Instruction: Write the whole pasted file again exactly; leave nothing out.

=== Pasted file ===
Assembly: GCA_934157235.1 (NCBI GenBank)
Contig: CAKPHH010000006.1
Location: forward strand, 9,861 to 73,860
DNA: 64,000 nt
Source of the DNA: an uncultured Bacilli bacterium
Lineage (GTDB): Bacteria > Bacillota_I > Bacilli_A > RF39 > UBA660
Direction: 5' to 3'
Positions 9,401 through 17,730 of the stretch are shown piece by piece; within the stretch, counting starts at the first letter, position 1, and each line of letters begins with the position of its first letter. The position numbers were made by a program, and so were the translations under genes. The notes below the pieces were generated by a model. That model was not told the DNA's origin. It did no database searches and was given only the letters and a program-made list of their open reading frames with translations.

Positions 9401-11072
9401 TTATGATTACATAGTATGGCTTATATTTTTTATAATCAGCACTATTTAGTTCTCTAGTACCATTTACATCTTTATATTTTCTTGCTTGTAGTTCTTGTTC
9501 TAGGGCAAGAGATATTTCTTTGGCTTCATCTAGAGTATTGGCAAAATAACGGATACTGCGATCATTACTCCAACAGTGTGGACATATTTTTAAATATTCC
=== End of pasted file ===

Assembly: GCA_934157235.1 (NCBI GenBank)
Contig: CAKPHH010000006.1
Location: forward strand, 9,861 to 73,860
DNA: 64,000 nt
Source of the DNA: an uncultured Bacilli bacterium
Lineage (GTDB): Bacteria > Bacillota_I > Bacilli_A > RF39 > UBA660
Direction: 5' to 3'
Positions 9,401 through 17,730 of the stretch are shown piece by piece; within the stretch, counting starts at the first letter, position 1, and each line of letters begins with the position of its first letter. The position numbers were made by a program, and so were the translations under genes. The notes below the pieces were generated by a model. That model was not told the DNA's origin. It did no database searches and was given only the letters and a program-made list of their open reading frames with translations.

Positions 9401-11072
9401 TTATGATTACATAGTATGGCTTATATTTTTTATAATCAGCACTATTTAGTTCTCTAGTACCATTTACATCTTTATATTTTCTTGCTTGTAGTTCTTGTTC
9501 TAGGGCAAGAGATATTTCTTTGGCTTCATCTAGAGTATTGGCAAAATAACGGATACTGCGATCATTACTCCAACAGTGTGGACATATTTTTAAATATTCC